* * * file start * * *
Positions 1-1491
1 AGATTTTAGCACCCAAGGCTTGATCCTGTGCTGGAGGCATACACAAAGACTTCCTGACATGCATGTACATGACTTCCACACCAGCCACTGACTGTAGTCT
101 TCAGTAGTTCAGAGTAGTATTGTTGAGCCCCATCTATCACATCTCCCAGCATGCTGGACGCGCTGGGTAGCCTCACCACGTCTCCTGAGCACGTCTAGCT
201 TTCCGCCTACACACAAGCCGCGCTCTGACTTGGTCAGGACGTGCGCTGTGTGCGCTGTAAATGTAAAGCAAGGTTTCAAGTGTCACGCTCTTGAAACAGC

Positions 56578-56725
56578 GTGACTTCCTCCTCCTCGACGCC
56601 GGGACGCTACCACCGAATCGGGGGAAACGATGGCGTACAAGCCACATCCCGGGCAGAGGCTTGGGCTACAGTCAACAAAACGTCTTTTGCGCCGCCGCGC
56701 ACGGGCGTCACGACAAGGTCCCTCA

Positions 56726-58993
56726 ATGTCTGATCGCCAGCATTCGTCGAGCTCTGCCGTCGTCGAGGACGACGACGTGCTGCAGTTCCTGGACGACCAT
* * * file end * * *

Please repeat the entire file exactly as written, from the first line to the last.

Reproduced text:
Positions 1-1491
1 AGATTTTAGCACCCAAGGCTTGATCCTGTGCTGGAGGCATACACAAAGACTTCCTGACATGCATGTACATGACTTCCACACCAGCCACTGACTGTAGTCT
101 TCAGTAGTTCAGAGTAGTATTGTTGAGCCCCATCTATCACATCTCCCAGCATGCTGGACGCGCTGGGTAGCCTCACCACGTCTCCTGAGCACGTCTAGCT
201 TTCCGCCTACACACAAGCCGCGCTCTGACTTGGTCAGGACGTGCGCTGTGTGCGCTGTAAATGTAAAGCAAGGTTTCAAGTGTCACGCTCTTGAAACAGC

Positions 56578-56725
56578 GTGACTTCCTCCTCCTCGACGCC
56601 GGGACGCTACCACCGAATCGGGGGAAACGATGGCGTACAAGCCACATCCCGGGCAGAGGCTTGGGCTACAGTCAACAAAACGTCTTTTGCGCCGCCGCGC
56701 ACGGGCGTCACGACAAGGTCCCTCA

Positions 56726-58993
56726 ATGTCTGATCGCCAGCATTCGTCGAGCTCTGCCGTCGTCGAGGACGACGACGTGCTGCAGTTCCTGGACGACCAT